Article 13 has also come quite handy in explaining the whole intention of articles 7 and 12 of the Communiqué. The Council has clearly directed the parties that they should revert to the provisions of the Peace Agreement, in the event of outstanding disputes at the end of the work of the National Boundary Commission set up under article 12 after the failure of the dialogue on new states being stipulated under article 7.
Precisely, article 13 that calls on parties to get back to the provisions of article 15(15.2-15.3) of the Peace Agreement that provides for ten(10) states, echoes Council’s admission of the difficulties ahead of the new government over the question of new states. Here, one could predict the intention of the Council as garnered in its condemnation of the creation of the ’28 states’ being designed in violation of the Peace Agreement. For continuity, the Council’s frank condemnation in diplomatic language, has been smartly scooped to the fore, under first part of article 7 of the Communiqué.
Article 14 of the Communiqué has confirmed the supremacy of the Peace Agreement and in acknowledging this fact; the Council has called upon the parties to form the new government on the provisions of article VIII(8) of the Peace Agreement. This part provides for the supremacy of the Peace Agreement over the Constitution or any other national legislation; even if the Peace Agreement were to be deemed to have been incorporated to the Transitional Constitution of South Sudan of 2011!
Here a keen reader and composed citizen, would draw a significant conclusion that article 14 has become a sweeping stick that effects the intention of articles 7, 12 and 13 which indirectly warrant the suspension of the operationalisation of 28 states. It equally appears to remain that any other proposed states not necessarily 28 states, shall never until a dialogue is attempted, be a subject of debate. Once the dialogue becomes abortive on new states, then the Council has gone further to suggest a second chance which it has procedurally availed by the initiation of an inclusive National Boundary Commission under article 12 of the Communiqué.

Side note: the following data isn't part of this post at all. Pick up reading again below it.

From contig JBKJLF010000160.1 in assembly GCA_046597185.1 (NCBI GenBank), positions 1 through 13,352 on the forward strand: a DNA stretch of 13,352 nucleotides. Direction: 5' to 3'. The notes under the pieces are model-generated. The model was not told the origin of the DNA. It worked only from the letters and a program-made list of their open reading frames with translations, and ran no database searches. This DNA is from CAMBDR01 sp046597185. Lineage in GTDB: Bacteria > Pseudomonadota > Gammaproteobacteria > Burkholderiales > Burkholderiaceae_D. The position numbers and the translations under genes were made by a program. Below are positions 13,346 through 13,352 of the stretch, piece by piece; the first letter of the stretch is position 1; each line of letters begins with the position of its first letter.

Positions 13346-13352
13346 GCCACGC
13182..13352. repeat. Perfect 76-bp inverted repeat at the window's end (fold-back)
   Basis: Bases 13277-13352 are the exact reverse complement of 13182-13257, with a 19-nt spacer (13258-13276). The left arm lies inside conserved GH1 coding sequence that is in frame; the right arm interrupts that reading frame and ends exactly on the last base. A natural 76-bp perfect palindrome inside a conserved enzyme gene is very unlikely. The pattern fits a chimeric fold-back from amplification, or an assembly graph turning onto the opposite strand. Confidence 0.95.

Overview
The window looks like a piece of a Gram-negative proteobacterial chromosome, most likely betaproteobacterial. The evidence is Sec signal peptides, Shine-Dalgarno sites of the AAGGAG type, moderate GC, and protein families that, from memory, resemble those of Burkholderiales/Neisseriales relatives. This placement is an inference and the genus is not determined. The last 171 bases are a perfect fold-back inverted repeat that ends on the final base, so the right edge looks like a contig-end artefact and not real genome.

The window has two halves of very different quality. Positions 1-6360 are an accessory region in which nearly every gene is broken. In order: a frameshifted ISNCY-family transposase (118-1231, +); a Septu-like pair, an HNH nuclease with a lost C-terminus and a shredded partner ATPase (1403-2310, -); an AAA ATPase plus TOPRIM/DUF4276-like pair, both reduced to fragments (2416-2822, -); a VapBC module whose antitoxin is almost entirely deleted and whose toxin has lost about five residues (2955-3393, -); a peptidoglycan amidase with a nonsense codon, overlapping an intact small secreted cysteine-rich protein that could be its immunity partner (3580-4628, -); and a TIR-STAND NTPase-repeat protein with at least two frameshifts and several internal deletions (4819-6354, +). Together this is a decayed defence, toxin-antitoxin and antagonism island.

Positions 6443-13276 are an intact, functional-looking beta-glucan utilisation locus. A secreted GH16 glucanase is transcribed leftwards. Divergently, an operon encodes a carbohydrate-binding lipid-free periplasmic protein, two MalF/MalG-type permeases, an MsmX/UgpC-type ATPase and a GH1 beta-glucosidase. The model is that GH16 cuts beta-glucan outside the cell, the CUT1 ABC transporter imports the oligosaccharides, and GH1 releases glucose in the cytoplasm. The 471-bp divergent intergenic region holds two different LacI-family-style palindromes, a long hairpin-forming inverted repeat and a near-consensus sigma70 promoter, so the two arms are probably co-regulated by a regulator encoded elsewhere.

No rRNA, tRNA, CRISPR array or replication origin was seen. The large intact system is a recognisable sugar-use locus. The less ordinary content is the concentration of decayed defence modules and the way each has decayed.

The IGAD diplomats in their Communiqué, have used a language that is crowded by the politeness of their career but if one goes further to demystify the intertwining discourses, there is hard truth to live by. That is, when one reads coherently from article 7 along with articles 12, 13 and 14, their intention indirectly suspending the operationalisation of 28 states or any other states until a dialogue and work of the National Boundary Commission is attempted, cannot be mistaken. Of course, politics won’t allow proponents of the proposed states to positively address their minds to the realities unfolded by the IGAD Council of Ministers’ Communiqué yet at the end of the day, unfortunately, when the consequences inked under article 15 of the same come to fruition, the loser, so sad to say; would be our beloved country; South Sudan. Here, an appeal should be made that; let the parties especially the proponents of the 28 states be guided by love for having a nation and not emotions poured forth in own media outlets. In conclusion, any act done outside the guidance offered by IGAD Communique, remains a violation of the Peace Agreement.
The author; Biel Boutros Biel is lawyer and currently member of the National Constitutional Amendment Committee (NCAC). His areas of research interests are in democratisation, rule of law, constitution, transitional justice, refugee law, international humanitarian law and international human rights law. The views expressed in this article do not represent any of the institutions he is associated with. The author can be reached at email@example.com